You may reside in a province that does not have a harmonized sales tax. If so, use Category 6 to declare the total dollar value of provincial sales tax-exempt goods after you have declared them in the appropriate category(ies). For example, if you buy a $50 adult shirt and a PST-exempt $50 children's shirt, you declare $100 in Category 2 (Clothing) and the $50 PST-exempt total in Category 6.
For alcohol and tobacco, state the dollar value and quantity. To import alcohol you must meet the minimum age requirements set by the province or territory where you enter Canada.
You may qualify for a personal exemption when returning to Canada. This allows you to bring goods up to a certain value into the country without paying regular duty and taxes.
Are you eligible?
You are eligible for a personal exemption if you are one of the following:
- a Canadian resident returning from a trip outside Canada;
- a former resident of Canada returning to live in this country; or
- a temporary resident of Canada returning from a trip outside Canada.
Children are also entitled to a personal exemption as long as the goods are for the child's use. Parents or guardians can make a declaration to the CBSA on behalf of the child.
What are your personal exemptions?
The length of your absence from Canada determines your eligibility for an exemption and the amount of goods you can bring back, without paying any duty and taxes. (The exception is a special excise duty that may apply to certain tobacco products. Refer to Tobacco Products section.)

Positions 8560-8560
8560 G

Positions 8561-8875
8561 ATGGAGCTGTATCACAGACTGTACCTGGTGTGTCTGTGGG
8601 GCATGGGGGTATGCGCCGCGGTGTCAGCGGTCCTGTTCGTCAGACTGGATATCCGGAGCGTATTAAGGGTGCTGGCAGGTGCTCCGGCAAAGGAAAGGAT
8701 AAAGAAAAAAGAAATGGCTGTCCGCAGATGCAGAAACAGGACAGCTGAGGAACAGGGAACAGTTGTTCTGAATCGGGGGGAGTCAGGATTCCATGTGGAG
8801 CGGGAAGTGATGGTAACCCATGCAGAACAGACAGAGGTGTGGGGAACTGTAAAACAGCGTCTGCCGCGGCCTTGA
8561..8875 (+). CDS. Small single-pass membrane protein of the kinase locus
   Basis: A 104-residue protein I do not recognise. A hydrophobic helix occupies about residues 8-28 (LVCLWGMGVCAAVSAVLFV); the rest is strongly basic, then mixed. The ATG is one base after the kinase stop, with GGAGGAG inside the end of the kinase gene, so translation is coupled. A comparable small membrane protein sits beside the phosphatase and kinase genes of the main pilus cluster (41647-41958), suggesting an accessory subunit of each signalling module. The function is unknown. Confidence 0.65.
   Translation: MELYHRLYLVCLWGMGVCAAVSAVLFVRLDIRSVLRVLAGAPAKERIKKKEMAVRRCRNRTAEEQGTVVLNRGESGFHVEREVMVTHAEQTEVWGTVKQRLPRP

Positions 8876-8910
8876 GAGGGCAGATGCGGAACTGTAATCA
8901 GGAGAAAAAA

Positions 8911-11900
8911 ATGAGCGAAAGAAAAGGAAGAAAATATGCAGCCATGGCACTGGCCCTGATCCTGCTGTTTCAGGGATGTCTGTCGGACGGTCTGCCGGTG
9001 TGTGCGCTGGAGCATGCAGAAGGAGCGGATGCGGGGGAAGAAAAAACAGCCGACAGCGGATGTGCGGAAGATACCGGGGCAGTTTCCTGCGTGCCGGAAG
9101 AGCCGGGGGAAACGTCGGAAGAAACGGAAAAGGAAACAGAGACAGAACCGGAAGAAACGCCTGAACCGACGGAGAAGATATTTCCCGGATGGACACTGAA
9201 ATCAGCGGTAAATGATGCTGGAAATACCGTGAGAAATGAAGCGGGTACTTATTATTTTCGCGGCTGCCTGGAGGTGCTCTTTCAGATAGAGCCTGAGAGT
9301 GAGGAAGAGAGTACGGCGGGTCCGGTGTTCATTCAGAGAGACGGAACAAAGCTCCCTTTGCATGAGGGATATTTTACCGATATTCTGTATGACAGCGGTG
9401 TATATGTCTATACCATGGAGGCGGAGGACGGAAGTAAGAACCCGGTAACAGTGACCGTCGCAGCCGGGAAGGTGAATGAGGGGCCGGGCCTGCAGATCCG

- Personal exemptions do not apply to same-day cross-border shoppers.
- You can claim goods worth up to CAN$200.
- Tobacco products and alcoholic beverages are not included in this exemption.
- If the value of the goods you are bringing back exceeds CAN$200, you cannot claim this exemption. Instead, duty and taxes are applicable on the entire amount of the imported goods.
- Goods must be in your possession and reported at time of entry to Canada.
- A minimum absence of 24 hours from Canada is required. For example, if you left at 19:00 on Friday the 15th, you may return no earlier than 19:00 on Saturday the 16th to claim the exemption.
- You can claim goods worth up to CAN$800.
- You may include alcoholic beverages and tobacco products, within the prescribed limits. Refer to sections Tobacco Products and Alcoholic Beverages.
- Goods must be in your possession and reported at time of entry to Canada.